Posted in Reviews

The month of July

Today I thought I’d review my first month taking this blog seriously. The month of July saw me organising a schedule for my posts and this is the third week in a row that I fulfill this schedule, which is an achievement. I have started the blog just over a year ago, full of ideas and enthusiasm. However, the last twelve months were not easy for me, with my parents’ health, my studies, trying to organise a wedding. It has been a little chaotic – to put it lightly.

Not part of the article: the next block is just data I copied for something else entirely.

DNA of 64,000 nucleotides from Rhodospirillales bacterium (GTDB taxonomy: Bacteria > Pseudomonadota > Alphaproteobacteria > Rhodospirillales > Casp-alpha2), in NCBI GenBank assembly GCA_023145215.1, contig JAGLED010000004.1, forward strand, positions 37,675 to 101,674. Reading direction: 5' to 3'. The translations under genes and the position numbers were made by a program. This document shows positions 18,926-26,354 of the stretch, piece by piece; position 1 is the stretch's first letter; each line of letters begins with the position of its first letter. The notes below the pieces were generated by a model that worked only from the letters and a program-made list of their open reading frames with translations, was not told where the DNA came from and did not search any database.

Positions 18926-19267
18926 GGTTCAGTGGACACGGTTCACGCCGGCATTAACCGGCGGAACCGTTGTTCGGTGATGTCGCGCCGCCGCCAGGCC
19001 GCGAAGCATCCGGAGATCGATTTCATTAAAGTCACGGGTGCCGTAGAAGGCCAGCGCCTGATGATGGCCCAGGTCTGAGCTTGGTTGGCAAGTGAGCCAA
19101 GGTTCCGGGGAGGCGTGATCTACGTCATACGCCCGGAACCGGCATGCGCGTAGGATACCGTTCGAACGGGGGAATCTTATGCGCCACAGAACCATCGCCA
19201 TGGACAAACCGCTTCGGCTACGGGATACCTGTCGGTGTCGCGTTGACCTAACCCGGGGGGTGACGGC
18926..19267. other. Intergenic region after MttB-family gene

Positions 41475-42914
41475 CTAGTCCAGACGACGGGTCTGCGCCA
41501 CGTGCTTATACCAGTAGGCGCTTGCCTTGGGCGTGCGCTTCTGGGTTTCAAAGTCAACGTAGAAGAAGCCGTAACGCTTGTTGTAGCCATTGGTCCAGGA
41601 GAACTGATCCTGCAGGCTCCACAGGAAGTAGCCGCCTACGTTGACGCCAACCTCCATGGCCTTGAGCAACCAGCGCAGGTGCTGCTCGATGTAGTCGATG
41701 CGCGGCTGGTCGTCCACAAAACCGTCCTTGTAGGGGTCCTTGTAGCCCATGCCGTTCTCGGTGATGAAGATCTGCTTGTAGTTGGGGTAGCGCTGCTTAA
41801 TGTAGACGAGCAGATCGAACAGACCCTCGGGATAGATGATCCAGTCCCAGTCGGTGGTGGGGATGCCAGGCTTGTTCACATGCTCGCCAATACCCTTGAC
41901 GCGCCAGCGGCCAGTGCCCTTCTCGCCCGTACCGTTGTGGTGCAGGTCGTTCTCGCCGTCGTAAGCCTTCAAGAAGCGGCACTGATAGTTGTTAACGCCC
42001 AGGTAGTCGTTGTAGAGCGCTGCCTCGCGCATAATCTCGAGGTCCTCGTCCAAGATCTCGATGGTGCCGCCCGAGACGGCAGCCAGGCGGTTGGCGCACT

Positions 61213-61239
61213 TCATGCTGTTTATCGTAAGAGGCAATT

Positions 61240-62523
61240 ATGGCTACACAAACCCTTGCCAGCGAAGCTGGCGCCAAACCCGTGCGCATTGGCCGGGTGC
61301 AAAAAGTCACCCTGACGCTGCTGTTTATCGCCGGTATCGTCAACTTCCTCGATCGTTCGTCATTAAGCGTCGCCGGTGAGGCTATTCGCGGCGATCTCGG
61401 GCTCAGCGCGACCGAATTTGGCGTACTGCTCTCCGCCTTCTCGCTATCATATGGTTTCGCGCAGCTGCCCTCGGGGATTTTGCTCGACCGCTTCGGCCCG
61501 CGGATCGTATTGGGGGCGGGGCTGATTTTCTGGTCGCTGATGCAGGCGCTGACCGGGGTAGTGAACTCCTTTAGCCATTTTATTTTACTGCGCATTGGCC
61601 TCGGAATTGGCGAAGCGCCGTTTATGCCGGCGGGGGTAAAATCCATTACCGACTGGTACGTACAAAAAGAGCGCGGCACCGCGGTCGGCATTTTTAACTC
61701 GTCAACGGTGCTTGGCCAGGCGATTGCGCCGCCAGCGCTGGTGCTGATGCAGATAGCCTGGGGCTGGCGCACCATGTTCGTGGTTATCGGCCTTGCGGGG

So, this Summer started with my fun Hen do in the Algarve at the end of May. The weeks coming up to it saw me running like crazy, spending long periods at the library in the university, trying to cramp up the work of a whole semester into some four or five weeks, including a job and family and house commitments. There was no way I could have succeeded, and from the beginning, I was a fool to think I was in with the slightest of the chances. But, I guess I had to try and I gave it my best shot. At least I managed to complete my creative project and reflective commentary and I got part of my dissertation done. It is something! However, a moment of realisation came when I knew I would not be able to graduate this Summer with all the workload I still had to do and I thought I’d better go back and do it all over again. I won’t be able to repeat the modules I have completed again, but there is a chance I can go back to do the ones I have not submitted any work for and I have written to the course leaders to ask for that opportunity. I am still waiting to hear from them, but I’m hopeful!